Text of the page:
Professor Theo Gavrielides, IARS’ Founder and Director, claims: “The road that we have taken for security policy and practice is leading to further division and the erosion of our European societal values”. He argues: “Europe is in a democratic deficit perpetuated by a number of challenges such as the economic downturn, fears of security, nationalism and the continuous marginalisation of the disempowered”. His assumption? “There is an alternative vision for social cohesion”.
This is what he will be discussing as the keynote speaker at the Final Conference of the >MARGIN project, held in Budapest (Hungary) from the 3rd to the 5th of April 2017. Based on previous and on-going research activities, the MARGIN project’s specific aims are to address public perception of insecurity through the following framework:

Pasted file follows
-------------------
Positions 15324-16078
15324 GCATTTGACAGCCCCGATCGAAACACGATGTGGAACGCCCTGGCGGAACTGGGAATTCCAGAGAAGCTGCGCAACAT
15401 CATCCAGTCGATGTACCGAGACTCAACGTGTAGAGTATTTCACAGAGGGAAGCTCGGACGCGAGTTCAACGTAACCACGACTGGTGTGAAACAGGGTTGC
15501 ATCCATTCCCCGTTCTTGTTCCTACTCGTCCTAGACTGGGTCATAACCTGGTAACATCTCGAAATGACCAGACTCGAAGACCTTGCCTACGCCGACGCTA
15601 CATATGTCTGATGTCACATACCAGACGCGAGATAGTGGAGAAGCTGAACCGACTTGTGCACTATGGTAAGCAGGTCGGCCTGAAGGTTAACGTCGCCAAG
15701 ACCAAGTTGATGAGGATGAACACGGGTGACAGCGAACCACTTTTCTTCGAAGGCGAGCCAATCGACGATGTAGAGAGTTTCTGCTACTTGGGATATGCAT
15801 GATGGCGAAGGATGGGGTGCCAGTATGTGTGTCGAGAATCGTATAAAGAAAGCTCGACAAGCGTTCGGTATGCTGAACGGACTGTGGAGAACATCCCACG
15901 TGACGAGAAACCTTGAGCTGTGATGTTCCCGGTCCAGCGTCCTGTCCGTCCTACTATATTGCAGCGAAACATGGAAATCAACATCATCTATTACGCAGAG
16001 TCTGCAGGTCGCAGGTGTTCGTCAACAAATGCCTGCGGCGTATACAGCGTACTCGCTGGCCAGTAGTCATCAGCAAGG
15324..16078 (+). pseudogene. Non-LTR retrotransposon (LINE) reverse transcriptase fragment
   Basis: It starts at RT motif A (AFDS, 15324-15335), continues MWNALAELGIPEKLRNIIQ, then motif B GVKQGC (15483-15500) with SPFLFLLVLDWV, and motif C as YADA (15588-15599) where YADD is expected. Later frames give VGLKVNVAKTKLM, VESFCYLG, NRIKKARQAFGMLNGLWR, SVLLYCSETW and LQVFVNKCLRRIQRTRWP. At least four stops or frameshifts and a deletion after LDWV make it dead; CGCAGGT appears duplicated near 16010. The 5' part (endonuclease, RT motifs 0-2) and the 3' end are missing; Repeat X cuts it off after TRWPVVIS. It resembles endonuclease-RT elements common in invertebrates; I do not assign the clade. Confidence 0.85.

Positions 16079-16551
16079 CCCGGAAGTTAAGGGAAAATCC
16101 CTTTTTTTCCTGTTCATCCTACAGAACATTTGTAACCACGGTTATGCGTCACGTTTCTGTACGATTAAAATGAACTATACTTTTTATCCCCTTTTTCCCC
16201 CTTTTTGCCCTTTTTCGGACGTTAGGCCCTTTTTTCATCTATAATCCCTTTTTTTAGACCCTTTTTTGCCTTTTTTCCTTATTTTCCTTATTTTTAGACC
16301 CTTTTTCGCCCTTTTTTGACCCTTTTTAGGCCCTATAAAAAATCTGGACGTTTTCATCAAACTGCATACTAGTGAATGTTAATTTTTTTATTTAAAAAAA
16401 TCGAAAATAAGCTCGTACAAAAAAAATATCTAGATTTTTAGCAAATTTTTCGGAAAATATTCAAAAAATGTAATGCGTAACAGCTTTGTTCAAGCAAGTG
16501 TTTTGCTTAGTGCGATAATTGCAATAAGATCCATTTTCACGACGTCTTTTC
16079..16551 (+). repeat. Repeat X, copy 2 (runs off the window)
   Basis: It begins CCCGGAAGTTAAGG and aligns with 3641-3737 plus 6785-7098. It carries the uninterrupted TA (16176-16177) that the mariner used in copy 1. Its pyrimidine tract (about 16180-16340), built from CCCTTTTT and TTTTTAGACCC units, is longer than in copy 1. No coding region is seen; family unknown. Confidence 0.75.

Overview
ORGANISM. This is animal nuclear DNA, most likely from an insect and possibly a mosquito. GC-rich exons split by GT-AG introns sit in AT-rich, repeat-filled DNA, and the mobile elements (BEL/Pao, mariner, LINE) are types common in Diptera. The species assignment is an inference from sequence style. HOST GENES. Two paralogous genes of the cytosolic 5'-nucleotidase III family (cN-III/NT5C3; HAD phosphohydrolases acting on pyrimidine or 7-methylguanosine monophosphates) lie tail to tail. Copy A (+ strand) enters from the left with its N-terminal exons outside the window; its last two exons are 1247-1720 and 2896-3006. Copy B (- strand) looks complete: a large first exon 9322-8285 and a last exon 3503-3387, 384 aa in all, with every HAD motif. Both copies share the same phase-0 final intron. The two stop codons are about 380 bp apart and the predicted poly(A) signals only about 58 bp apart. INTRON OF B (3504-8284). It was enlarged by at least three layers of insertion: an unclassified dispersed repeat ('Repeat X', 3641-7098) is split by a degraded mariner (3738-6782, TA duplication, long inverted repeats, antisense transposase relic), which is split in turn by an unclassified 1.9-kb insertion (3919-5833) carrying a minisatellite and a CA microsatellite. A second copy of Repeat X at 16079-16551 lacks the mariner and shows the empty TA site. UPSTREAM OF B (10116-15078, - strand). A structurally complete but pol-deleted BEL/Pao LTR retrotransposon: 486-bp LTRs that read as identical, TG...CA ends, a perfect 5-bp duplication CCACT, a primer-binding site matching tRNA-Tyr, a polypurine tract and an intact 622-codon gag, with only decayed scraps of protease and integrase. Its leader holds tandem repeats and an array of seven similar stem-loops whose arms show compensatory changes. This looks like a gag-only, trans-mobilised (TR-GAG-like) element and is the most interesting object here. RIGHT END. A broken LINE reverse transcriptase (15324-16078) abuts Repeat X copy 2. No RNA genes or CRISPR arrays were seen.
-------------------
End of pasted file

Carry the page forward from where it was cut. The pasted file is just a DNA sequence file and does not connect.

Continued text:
“1- To create a framework enabling end-users to contrast objective and subjective measures of insecurity (i.e. compare police statistics with CVS data)
2- To develop and validate a thematic survey with a sample of 15.400 citizens that allows for the assessment of the impact of demographic, socio-economic, and socio-geographic variables on the perception of insecurity
3- To investigate the socio-cultural determinants of the perception of insecurity through the implementation of anthropological fieldwork in five EU countries
4- To share best practices and outcomes in a final event with 100 key end-users. By deepening the understanding of the root causes of insecurity, MARGIN is expected to foster the creation of community resilience practices empowering citizens (especially among those at risk of exclusion) to better face risks, and increase the public and personal perception of security.”